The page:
Building a balanced recovery is one of the key challenges for those who care about what we leave behind for future generations.
I was reminded of this on a recent holiday in the Canary Islands. There, and in particular on the island of Lanzarote, tourism is the industry upon which the entire economy pivots. Any shock to that sector would have a disproportionate impact on the economy’s performance. With employment and tax generation completely reliant on that single part of the economy, an event like the 2010 volcanic ash episode could have a catastrophic effect.
Of course, the Canaries have leveraged tourism with tremendous efficiency as it is the economic activity where they have comparative advantage. The geography severely limits its ability to foster other types of output such as food production and a small indigenous population makes education-based economics difficult.
Given those types of constraints, it is no surprise that those in charge have worked hard to make the Canaries truly competitive. The airport is hyper-efficient in processing large volumes of tourists, its hotels are well-priced, and food and drink are offered in a range of bars and restaurants at very compelling prices. Add in car rental at prices that would make those in Ireland blush and you have a package that generates consistently large volumes of visitors.
By having such a dependence on one sector, those in charge of the Canaries are hugely focused on offering a globally attractive product. There may be useful lessons there for Irish tourism as it plans initiatives to further its competitive advantages. The most important impression left on me from a holiday in Lanzarote was the range of economic strengths and opportunities that exist closer to home.
It seems, at times, that media and political discourse in Ireland is dominated by what is wrong with Irish society and amid that fog, the positives can be easily ignored. Unlike the Canaries, Ireland has:
* Highly productive agricultural land that is largely dependent on grass, which is the feedstock for dairy and meat products most in demand worldwide;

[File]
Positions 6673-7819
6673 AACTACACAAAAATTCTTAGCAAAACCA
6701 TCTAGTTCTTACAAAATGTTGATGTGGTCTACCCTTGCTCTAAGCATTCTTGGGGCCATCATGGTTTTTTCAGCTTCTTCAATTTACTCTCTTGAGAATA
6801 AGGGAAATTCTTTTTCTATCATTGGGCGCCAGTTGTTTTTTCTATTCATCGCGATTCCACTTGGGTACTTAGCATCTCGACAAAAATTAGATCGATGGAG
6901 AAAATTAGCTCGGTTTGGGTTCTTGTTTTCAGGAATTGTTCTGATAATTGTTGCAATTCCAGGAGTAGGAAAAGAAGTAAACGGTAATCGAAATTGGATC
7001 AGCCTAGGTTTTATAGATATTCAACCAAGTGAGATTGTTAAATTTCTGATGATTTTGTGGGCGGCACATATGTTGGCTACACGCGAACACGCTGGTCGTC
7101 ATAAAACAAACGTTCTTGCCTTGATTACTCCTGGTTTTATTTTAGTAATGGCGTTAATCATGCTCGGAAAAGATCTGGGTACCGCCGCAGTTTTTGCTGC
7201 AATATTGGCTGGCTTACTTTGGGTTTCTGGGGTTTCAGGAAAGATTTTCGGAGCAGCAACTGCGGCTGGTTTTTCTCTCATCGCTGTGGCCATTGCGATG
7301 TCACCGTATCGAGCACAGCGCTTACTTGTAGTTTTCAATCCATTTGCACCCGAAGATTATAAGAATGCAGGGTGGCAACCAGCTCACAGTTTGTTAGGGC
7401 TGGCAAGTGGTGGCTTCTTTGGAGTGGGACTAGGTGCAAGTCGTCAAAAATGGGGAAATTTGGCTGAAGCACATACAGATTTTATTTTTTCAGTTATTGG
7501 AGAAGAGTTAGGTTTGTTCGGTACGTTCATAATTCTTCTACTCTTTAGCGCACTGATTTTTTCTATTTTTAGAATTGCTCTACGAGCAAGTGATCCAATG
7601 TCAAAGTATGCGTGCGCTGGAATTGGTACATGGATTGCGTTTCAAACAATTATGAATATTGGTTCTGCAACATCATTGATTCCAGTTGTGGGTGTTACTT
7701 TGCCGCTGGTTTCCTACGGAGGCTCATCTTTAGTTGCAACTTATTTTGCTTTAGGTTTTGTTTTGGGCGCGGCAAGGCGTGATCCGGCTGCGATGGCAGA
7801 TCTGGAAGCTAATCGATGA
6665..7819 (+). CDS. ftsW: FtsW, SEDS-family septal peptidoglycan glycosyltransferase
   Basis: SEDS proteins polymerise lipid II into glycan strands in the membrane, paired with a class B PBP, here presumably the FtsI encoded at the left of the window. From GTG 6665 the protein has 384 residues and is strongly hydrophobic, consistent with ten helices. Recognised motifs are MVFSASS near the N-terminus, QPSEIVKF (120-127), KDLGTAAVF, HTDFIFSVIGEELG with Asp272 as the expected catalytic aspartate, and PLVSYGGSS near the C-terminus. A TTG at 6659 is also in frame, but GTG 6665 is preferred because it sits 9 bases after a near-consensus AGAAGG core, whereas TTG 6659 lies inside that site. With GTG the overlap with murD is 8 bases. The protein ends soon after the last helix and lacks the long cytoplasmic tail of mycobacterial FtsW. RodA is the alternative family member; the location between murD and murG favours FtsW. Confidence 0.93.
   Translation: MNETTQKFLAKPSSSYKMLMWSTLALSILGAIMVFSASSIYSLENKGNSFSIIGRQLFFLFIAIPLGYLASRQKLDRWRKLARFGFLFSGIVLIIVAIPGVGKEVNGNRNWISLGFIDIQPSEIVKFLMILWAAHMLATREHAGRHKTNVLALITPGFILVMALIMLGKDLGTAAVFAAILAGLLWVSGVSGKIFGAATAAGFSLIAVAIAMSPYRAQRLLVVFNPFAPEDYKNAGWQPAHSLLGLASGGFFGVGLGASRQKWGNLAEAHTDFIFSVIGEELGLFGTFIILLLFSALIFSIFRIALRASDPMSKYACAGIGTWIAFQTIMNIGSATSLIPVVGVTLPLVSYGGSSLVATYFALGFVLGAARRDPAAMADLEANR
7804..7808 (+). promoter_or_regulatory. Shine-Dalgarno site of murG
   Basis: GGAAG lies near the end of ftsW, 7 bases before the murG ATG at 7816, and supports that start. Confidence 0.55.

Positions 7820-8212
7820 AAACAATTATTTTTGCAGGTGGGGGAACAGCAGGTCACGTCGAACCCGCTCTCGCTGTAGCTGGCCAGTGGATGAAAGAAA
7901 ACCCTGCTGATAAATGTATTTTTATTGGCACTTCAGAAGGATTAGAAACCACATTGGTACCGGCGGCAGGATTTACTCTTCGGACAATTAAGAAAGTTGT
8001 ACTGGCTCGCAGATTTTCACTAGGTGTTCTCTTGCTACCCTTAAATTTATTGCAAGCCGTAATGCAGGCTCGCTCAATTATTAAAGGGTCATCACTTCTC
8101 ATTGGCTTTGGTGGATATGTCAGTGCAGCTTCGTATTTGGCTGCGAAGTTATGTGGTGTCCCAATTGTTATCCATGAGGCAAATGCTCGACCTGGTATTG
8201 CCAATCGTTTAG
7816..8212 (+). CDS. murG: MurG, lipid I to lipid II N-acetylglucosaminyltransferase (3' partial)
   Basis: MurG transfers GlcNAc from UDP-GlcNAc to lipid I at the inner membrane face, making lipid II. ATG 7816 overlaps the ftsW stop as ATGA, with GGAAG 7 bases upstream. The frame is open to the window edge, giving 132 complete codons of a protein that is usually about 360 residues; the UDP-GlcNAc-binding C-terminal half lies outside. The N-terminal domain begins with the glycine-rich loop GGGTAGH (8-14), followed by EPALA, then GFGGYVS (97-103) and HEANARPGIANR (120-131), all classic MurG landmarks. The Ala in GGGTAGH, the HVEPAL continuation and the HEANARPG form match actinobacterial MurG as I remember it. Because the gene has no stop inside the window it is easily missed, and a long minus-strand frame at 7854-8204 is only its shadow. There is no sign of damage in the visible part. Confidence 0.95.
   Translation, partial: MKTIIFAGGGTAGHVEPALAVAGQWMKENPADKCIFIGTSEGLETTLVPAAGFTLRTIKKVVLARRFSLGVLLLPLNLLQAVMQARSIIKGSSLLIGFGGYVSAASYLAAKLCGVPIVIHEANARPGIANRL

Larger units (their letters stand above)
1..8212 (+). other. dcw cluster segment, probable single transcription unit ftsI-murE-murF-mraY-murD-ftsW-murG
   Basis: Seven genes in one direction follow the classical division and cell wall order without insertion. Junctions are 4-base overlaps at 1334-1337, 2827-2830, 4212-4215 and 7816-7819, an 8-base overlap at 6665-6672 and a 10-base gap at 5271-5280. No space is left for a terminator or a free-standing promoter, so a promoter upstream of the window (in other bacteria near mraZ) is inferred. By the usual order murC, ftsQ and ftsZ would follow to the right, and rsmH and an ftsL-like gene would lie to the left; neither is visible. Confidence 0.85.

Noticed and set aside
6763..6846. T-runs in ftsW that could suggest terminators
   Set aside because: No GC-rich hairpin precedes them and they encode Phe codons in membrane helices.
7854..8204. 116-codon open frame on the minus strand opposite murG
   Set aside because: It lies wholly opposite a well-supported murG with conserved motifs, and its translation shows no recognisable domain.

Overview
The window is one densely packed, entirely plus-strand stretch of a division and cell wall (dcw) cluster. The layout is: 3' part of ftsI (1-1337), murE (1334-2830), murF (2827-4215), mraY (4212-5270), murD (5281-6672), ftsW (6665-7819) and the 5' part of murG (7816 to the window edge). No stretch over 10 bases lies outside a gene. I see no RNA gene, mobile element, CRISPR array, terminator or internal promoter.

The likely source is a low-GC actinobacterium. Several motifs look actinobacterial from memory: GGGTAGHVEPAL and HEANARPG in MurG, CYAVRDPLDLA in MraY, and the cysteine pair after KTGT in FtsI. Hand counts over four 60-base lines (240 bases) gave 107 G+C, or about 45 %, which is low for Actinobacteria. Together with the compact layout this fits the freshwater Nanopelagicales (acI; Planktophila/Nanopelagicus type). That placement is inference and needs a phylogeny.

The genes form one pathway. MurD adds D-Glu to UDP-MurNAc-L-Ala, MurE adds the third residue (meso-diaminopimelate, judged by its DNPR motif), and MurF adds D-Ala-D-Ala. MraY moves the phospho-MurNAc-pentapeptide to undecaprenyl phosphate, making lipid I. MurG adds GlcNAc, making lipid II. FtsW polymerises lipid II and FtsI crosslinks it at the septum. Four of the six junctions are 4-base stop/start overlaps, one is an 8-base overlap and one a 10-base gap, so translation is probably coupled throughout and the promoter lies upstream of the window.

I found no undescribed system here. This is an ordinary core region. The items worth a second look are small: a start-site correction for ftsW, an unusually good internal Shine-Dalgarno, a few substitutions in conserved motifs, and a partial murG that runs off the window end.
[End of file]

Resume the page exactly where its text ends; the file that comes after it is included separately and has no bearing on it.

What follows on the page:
* Clean, highly productive ocean water with relatively shallow beds;
* A tourism product that attracts relatively affluent visitors;
* An education infrastructure and legacy that helps produce competitive English-speaking graduates that are attractive to employers here and abroad;
* A pro-business culture that responds actively and enthusiastically to globally mobile, job-rich projects.
I would add one other, surprising, piece to this jigsaw: Construction. Obviously, the bust was precipitated by severe excesses in the sector and now it is sensitive to suggest it as a valid piece of the recovery story. Yet, Irish construction companies and employees have a long track record of productivity and quality. It is an industry that can over-index its effect on the domestic economy because its economic benefits are primarily domestic.
At the height of the Celtic Tiger, construction grew into an economic ogre, as it accounted for over 10% of GDP when a more balanced contribution should be about 5%. It is slowly recovering and, as with all the sectors mentioned above, should be nurtured to contribute towards a well-balanced, multi-sector recovery that ensures Ireland is not exposed to a severe downturn in just one segment of the economy.
As Ireland continues on the path to better economic times, it should concentrate on having a cluster of economic focus points that are best-in-breed globally. By doing so, we can avoid the single sector risk factor that plagued Ireland in the run-up to 2008 and hangs over the Canaries today.
Joe Gill is director of corporate broking with Goodbody Stockbrokers. His views are personal.
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